As has been widely reported, the headline news in yesterday’s autumn statement from the Chancellor of the Exchequer was the much needed overhaul of the way Stamp Duty is calculated. The new system is much fairer and the vast majority (reputedly 98%) of buyers will now pay significantly less tax on residential property purchases that complete from today, 4th December and onwards.
Previously a buyer paid duty on the whole purchase price of the property, the rate being determined by which price band the house fell into. This was something that impacted on the saleability of homes whose true value fell just into the threshold of a higher band, for example the duty payable for a house that sold for £500,000 was £15,000 and for one that sold for £500,001, it was £20,000, the additional £1 costing a buyer an extra £5,000 in tax.
Under the new rules, the amount of duty is based on incremental bands. New rates have been set but a buyer only pays tax on the portion of the sale price that falls within each band. It has also resulted in the first £125,000 of any house purchase being free of any liability. The new bands and rates are set out below:
Purchase Price of Property New Rates
£0 – 125,000 0%
£125,001 – 250,000 2%
£250,001 – 925,000 5%
£925,001 – 1,500,000 10%
£1,500,001 and over 12%
Note that tax is paid on the part of the property price within each tax band
Notes from HM Treasury explaining the reforms in more detail can found on the link: Stamp duty – factsheet . There is also a link to an on-line calculator: http://www.hmrc.gov.uk/tools/sdlt/land-and-property.htm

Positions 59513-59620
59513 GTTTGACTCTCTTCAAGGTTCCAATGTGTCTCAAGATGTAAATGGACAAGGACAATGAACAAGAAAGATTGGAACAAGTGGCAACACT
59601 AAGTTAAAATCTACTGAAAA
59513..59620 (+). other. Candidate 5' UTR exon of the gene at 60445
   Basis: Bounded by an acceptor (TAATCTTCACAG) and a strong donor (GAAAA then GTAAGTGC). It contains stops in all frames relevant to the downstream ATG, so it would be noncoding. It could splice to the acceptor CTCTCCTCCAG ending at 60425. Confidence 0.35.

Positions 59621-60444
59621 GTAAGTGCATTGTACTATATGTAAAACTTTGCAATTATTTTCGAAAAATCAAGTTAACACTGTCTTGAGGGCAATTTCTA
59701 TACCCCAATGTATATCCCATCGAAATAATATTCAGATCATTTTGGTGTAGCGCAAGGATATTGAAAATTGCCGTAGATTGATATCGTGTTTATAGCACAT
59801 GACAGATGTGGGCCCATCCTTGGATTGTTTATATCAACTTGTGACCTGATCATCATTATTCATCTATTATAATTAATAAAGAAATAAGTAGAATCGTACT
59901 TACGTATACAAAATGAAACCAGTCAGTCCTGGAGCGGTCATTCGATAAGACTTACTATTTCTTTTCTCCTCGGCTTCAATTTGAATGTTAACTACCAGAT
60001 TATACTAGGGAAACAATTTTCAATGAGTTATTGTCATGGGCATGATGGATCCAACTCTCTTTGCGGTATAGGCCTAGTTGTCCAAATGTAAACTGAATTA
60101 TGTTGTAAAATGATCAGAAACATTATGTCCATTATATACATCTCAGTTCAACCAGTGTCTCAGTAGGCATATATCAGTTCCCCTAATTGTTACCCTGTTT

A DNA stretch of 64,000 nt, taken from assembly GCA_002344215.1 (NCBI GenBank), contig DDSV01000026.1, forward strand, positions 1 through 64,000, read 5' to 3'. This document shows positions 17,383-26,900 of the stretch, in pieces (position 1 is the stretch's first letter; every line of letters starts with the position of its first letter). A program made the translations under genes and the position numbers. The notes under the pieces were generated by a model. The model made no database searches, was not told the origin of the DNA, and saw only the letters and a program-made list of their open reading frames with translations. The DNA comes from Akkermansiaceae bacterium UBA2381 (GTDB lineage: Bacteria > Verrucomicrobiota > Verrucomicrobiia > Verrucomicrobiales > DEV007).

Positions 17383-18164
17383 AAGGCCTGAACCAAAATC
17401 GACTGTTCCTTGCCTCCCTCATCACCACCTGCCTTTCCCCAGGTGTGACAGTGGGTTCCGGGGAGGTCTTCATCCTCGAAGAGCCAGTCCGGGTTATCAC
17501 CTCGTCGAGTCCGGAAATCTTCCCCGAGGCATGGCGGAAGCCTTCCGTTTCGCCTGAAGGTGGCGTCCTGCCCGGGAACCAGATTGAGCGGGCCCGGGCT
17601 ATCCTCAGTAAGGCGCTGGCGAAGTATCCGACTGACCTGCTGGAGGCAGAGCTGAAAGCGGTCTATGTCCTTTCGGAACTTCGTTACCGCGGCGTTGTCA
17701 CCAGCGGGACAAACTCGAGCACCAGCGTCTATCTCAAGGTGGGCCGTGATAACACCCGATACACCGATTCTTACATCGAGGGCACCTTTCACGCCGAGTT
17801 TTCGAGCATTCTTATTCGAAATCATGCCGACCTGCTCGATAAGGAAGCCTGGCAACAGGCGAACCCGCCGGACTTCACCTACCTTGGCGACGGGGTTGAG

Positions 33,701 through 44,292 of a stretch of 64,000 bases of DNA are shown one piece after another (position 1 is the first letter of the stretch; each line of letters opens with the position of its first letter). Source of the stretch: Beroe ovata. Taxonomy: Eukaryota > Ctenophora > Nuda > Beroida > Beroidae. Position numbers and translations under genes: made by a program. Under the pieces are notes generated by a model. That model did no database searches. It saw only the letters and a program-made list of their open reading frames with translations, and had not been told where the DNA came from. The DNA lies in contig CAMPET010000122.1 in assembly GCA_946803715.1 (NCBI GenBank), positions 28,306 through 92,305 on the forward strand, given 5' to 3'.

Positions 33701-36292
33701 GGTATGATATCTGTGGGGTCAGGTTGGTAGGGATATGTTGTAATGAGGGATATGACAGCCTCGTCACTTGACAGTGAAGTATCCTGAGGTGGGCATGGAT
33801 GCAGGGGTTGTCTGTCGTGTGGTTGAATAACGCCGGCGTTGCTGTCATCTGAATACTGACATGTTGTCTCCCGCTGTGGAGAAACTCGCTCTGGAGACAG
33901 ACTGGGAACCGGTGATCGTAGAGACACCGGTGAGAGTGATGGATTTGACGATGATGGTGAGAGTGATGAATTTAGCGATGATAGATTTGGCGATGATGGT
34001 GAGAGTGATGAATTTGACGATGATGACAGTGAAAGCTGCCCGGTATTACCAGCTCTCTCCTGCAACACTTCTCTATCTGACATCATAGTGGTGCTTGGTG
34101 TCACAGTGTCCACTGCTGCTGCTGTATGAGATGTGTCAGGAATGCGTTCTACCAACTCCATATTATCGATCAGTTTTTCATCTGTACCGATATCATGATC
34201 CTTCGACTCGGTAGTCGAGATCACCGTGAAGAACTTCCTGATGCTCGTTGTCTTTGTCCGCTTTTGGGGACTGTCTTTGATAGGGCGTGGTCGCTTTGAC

We completed on the sale of a client’s property this morning. Originally the completion date had been set for yesterday but by happy chance the seller and purchaser agreed a few days ago to change it to today, a lucky break for the buyer as she ended up saving £3,000!
There has been considerable speculation in the media since yesterday’s announcement as to what effect these changes will have on the housing sector with predictions that they may lead to fresh stimulation of market activity and a rise in property prices. It remains to be seen what will happen in reality and whilst lowering the cost of house buying is clearly good news for the industry, those of a more cautious disposition may argue that the positive impact will be negated by concerns about next year’s general election, the wider economy and possible interest rate rises.
If you have any views on these changes or would like further information, please get in touch, it would good to hear from you!